It is also against the law. Under the Indian Penal Code, the public revelation of a rape victim’s name is punishable by a two-year prison sentence and a fine.
Consequently, Indian newspapers, magazines, TV broadcasts and social media have given the victim a number of honorary titles, including “Amanat” (‘trust’ or ‘fidelity’ in Urdu), “Braveheart,” “India’s daughter,” “beti” (‘daughter’), “Damini” (‘lightning’ in Hindi) and many other honorific.
The august Times of India explained: “She has come to symbolize rare courage, an inspiration for a movement demanding respect for women and much more. Such a symbol deserves a name. We will henceforth call her ‘Nirbhaya’ (‘The Fearless One’ in Hindi).”
Brutally gang-raped by at least six men on a Delhi bus on Dec. 16, the unnamed girl was eventually moved to a hospital in Singapore, where she died.
However, some observers believe the victim’s real name should be revealed to the public.
In an editorial in The Hindu newspaper, Gaurav Vivek Bhatnagar cited a published letter which argued that hiding the identity of a living rape victim makes sense, but “revealing the identity and photo of a brave gang-rape victim … is now necessary for worship as an ideal for youngsters of this country.”
The letter added: “Without revealing the identity of the brave physiotherapy student [the rape victim], it may not be possible to honor her posthumously with the country’s highest civilian award for bravery … an honor undoubtedly deserved by her.”
In contrast, New American Media, which opposes the public disclosure of the girl’s name, opined prior to the girl’s death: “The victim has become a symbol for so many in India, but like the unknown soldier, some of her power lies in not knowing her name. The act of naming ironically erases that, even if it is meant to honor her. … The question remains: What’s in a name? Does she need a name? Or is it the media that needs a name for her? Are we just plain uneasy with namelessness?”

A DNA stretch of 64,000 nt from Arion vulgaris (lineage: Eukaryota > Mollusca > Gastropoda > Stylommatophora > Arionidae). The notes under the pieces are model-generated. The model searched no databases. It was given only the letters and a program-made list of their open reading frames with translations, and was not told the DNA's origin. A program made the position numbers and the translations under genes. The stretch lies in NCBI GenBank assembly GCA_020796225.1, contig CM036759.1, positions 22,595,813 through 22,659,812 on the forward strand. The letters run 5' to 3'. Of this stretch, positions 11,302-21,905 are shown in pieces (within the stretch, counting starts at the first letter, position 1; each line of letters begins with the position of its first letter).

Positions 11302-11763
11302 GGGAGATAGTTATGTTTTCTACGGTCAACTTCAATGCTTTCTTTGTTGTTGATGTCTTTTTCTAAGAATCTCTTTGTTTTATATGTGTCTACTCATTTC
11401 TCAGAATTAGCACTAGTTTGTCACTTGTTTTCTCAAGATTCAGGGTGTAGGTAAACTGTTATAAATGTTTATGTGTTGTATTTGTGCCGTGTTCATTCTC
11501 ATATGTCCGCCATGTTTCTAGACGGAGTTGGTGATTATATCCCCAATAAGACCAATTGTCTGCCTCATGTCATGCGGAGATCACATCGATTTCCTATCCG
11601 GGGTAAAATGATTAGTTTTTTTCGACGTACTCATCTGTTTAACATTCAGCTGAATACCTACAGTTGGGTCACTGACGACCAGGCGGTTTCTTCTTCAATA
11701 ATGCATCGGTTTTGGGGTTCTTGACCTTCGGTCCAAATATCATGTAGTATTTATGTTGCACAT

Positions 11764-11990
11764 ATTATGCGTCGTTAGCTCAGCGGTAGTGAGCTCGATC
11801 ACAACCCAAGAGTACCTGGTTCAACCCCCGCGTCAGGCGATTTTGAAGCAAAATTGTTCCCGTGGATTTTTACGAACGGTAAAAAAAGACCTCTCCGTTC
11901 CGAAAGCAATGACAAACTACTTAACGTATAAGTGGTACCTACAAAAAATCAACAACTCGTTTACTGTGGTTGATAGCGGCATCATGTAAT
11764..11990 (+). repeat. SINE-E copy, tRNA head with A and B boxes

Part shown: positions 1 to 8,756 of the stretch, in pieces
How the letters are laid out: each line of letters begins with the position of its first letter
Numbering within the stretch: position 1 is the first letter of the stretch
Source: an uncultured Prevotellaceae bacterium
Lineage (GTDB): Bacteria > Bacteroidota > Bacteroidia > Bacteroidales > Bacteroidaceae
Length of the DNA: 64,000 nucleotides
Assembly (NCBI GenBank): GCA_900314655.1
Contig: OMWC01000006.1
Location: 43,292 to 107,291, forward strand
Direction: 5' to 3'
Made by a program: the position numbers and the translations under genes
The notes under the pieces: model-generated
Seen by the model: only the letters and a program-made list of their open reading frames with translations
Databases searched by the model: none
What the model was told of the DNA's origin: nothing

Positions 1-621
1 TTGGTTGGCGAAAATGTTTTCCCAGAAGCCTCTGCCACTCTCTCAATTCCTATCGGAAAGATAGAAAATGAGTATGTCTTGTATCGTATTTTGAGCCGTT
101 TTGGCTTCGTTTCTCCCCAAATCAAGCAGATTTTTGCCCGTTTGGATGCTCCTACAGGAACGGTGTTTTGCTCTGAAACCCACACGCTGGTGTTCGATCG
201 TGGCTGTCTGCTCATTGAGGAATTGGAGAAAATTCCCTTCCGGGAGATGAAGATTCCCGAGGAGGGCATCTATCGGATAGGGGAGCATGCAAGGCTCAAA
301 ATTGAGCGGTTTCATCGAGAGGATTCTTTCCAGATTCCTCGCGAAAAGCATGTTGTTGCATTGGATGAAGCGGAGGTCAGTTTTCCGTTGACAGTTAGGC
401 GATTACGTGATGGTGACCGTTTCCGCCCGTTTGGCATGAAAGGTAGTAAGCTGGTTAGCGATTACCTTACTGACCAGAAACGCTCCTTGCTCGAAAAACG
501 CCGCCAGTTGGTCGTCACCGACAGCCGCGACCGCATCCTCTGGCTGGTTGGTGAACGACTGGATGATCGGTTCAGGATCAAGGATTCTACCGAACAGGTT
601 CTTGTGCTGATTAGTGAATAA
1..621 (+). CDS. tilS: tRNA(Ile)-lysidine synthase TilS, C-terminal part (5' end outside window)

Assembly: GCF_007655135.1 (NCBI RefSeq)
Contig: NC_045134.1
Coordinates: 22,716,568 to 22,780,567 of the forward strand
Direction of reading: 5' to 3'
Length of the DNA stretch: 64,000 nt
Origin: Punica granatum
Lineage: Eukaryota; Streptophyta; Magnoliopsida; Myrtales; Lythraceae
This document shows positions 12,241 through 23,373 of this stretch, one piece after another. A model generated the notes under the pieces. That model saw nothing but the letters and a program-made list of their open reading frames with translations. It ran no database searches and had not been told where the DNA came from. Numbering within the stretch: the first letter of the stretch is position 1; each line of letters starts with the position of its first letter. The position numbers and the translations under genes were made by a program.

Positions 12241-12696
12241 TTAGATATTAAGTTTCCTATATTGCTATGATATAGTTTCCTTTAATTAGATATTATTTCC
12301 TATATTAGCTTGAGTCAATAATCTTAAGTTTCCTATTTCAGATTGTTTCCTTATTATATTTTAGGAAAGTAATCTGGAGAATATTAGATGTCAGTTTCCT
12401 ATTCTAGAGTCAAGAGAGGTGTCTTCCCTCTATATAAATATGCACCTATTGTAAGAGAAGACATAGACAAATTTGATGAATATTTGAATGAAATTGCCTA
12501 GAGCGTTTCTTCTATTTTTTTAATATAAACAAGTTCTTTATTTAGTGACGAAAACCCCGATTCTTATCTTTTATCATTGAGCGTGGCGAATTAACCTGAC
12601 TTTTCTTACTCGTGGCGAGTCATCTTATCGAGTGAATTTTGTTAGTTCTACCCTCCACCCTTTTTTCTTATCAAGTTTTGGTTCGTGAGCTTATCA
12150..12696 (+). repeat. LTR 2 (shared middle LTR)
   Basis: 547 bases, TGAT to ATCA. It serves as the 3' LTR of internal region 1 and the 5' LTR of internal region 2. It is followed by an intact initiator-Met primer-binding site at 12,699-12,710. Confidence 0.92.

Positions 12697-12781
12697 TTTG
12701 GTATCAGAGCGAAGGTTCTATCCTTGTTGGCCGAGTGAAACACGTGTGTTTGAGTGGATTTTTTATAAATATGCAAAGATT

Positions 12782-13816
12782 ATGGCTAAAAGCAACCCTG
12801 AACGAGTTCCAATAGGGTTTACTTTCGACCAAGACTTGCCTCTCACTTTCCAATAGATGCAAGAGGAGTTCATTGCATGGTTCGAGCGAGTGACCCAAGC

In some Western nations, the privacy of a rape victim is an extremely serious issue.
For example, in the United Kingdom last month, nine people were fined for having tweeted the name of a woman who was raped by Ched Evans, the soccer star.
Some in Britain thought they should have been jailed for their actions.
“A teenage rape victim was insulted, demeaned and named -- and the perpetrators get fined just a few hundred quid. The law must change to protect victims,’ said Conservative MP Louise Mensch, according to The Daily Mail.
Similarly, Sandra McNeill from Rape Crisis Leeds lamented: “The fine is outrageous. The law, which protects the anonymity of rape victims, needs to be adequately applied. If somebody breaks the law they should go to jail -- and not be given paltry fines. Someone senior needs to have a word with that judge.”
In Britain, rape and sexual assault victims "are legally entitled to anonymity for life," according to The Guardian, and the identification of a victim "in a publication or program" is a criminal offense punishable by a maximum fine of £5,000 (about $8,000).
In the U.S, media typically do not reveal names of sexual assault victims, unless the latter is willing to be publicly identified. But, according to NBC News, there is no specific law prohibiting it.